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dc.contributor.authorLi, B
dc.contributor.authorLopes, JS
dc.contributor.authorFoster, PG
dc.contributor.authorEmbley, TM
dc.contributor.authorCox, CJ
dc.date.accessioned2019-04-29T14:02:33Z
dc.date.available2019-04-29T14:02:33Z
dc.date.issued2014-07
dc.date.submitted2011-06-22
dc.identifier.citationBlaise Li, João S. Lopes, Peter G. Foster, T. Martin Embley, Cymon J. Cox, Compositional Biases among Synonymous Substitutions Cause Conflict between Gene and Protein Trees for Plastid Origins, Molecular Biology and Evolution, Volume 31, Issue 7, July 2014, Pages 1697–1709, https://doi.org/10.1093/molbev/msu105en_US
dc.identifier.issn0737-4038
dc.identifier.doi10.1093/molbev/msu105
dc.identifier.urihttp://hdl.handle.net/10141/622505
dc.description.abstractArchaeplastida (=Kingdom Plantae) are primary plastid-bearing organisms that evolved via the endosymbiotic association of a heterotrophic eukaryote host cell and a cyanobacterial endosymbiont approximately 1,400 Ma. Here, we present analyses of cyanobacterial and plastid genomes that show strongly conflicting phylogenies based on 75 plastid (or nuclear plastid-targeted) protein-coding genes and their direct translations to proteins. The conflict between genes and proteins is largely robust to the use of sophisticated data- and tree-heterogeneous composition models. However, by using nucleotide ambiguity codes to eliminate synonymous substitutions due to codon-degeneracy, we identify a composition bias, and dependent codon-usage bias, resulting from synonymous substitutions at all third codon positions and first codon positions of leucine and arginine, as the main cause for the conflicting phylogenetic signals. We argue that the protein-coding gene data analyses are likely misleading due to artifacts induced by convergent composition biases at first codon positions of leucine and arginine and at all third codon positions. Our analyses corroborate previous studies based on gene sequence analysis that suggest Cyanobacteria evolved by the early paraphyletic splitting of Gloeobacter and a specific Synechococcus strain (JA33Ab), with all other remaining cyanobacterial groups, including both unicellular and filamentous species, forming the sister-group to the Archaeplastida lineage. In addition, our analyses using better-fitting models suggest (but without statistically strong support) an early divergence of Glaucophyta within Archaeplastida, with the Rhodophyta (red algae), and Viridiplantae (green algae and land plants) forming a separate lineage.en_US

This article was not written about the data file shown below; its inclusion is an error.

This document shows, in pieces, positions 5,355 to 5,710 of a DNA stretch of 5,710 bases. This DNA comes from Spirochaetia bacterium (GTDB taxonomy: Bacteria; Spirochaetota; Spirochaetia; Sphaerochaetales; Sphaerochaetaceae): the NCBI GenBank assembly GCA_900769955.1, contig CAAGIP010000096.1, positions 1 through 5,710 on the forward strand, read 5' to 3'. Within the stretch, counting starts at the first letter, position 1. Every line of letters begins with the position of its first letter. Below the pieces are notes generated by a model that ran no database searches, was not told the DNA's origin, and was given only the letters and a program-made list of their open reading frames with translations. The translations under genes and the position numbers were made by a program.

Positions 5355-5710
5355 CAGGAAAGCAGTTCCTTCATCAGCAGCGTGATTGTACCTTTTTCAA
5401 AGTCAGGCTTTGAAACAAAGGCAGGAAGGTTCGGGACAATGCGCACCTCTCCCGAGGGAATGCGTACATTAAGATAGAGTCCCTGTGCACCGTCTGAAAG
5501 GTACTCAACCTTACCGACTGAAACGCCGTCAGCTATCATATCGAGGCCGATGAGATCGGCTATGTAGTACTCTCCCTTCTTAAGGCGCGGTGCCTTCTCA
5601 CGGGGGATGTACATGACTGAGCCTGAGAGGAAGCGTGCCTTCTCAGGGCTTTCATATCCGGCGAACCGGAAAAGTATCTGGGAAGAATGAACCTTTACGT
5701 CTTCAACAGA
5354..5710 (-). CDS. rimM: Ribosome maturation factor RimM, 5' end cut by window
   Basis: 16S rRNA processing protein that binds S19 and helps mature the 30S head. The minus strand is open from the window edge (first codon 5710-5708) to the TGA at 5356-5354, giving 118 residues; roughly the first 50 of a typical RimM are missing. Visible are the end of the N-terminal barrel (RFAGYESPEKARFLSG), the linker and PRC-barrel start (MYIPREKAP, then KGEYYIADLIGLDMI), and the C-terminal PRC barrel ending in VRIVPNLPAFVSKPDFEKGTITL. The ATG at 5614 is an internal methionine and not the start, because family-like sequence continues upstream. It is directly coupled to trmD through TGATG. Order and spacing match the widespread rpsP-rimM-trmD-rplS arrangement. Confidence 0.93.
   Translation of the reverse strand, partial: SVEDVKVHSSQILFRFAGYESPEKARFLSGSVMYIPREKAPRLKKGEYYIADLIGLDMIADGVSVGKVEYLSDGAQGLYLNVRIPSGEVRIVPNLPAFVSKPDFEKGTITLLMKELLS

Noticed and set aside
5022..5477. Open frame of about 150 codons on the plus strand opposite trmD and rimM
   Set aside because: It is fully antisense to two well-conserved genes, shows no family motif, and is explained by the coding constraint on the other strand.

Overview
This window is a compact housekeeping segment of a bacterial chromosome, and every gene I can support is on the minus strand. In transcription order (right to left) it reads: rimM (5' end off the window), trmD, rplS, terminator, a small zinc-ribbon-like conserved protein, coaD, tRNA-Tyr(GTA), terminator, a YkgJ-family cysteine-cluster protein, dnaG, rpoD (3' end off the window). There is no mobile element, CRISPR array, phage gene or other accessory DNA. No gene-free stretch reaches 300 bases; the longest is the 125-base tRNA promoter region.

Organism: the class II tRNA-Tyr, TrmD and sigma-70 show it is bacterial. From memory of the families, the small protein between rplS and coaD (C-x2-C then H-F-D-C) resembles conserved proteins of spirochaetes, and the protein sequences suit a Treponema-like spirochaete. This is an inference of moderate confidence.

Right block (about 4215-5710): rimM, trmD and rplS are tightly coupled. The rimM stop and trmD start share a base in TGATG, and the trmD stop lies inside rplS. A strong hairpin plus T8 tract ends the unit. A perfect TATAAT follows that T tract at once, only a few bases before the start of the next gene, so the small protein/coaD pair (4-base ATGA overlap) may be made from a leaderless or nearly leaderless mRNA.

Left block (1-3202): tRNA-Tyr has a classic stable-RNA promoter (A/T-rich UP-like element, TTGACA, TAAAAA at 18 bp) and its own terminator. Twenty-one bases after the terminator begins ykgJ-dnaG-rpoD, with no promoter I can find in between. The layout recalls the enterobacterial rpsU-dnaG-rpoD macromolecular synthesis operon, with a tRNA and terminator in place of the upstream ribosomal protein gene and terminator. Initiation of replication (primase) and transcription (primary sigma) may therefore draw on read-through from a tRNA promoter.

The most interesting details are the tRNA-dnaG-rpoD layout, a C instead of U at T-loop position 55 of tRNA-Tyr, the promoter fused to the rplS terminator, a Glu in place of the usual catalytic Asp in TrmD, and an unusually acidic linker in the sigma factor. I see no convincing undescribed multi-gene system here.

dc.publisherOxford Academicen_US
dc.rightsopenAccessen_US
dc.titleCompositional Biases among Synonymous Substitutions Cause Conflict between Gene and Protein Trees for Plastid Originsen_US
dc.typeJournal Articleen_US
dc.identifier.eissn1537-1719
dc.identifier.journalMolecular Biology and Evolutionen_US
dc.identifier.volume31en_US
dc.identifier.issue7en_US
dc.identifier.startpage1697 - 1709en_US
dc.internal.reviewer-noteMolecular Biology and Evolutionen
pubs.organisational-group/Natural History Museum
pubs.organisational-group/Natural History Museum/Science Group
pubs.organisational-group/Natural History Museum/Science Group/Functional groups
pubs.organisational-group/Natural History Museum/Science Group/Functional groups/Research
pubs.organisational-group/Natural History Museum/Science Group/Functional groups/Research/LS Research
pubs.organisational-group/Natural History Museum/Science Group/Life Sciences
dc.embargoNot knownen_US
elements.import.authorLi, Ben_US
elements.import.authorLopes, JSen_US
elements.import.authorFoster, PGen_US
elements.import.authorEmbley, TMen_US
elements.import.authorCox, CJen_US
dc.description.nhmCopyright The Author 2014. Published by Oxford University Press on behalf of the Society for Molecular Biology and Evolution. This is an Open Access article distributed under the terms of the Creative Commons Attribution Non-Commercial License (http:// creativecommons.org/licenses/by-nc/3.0/), which permits non-commercial re-use, distribution, and reproduction in any medium, provided the original work is properly cited. For commercial re-use, please contact journals.permissions@oup.com. The attached file is the published version of the article.en_US
dc.subject.nhmorigin of plastidsen_US
dc.subject.nhmphylogenyen_US
dc.subject.nhmCyanobacteriaen_US
dc.subject.nhmArchaeplastidaen_US
refterms.dateFOA2019-04-29T14:02:34Z


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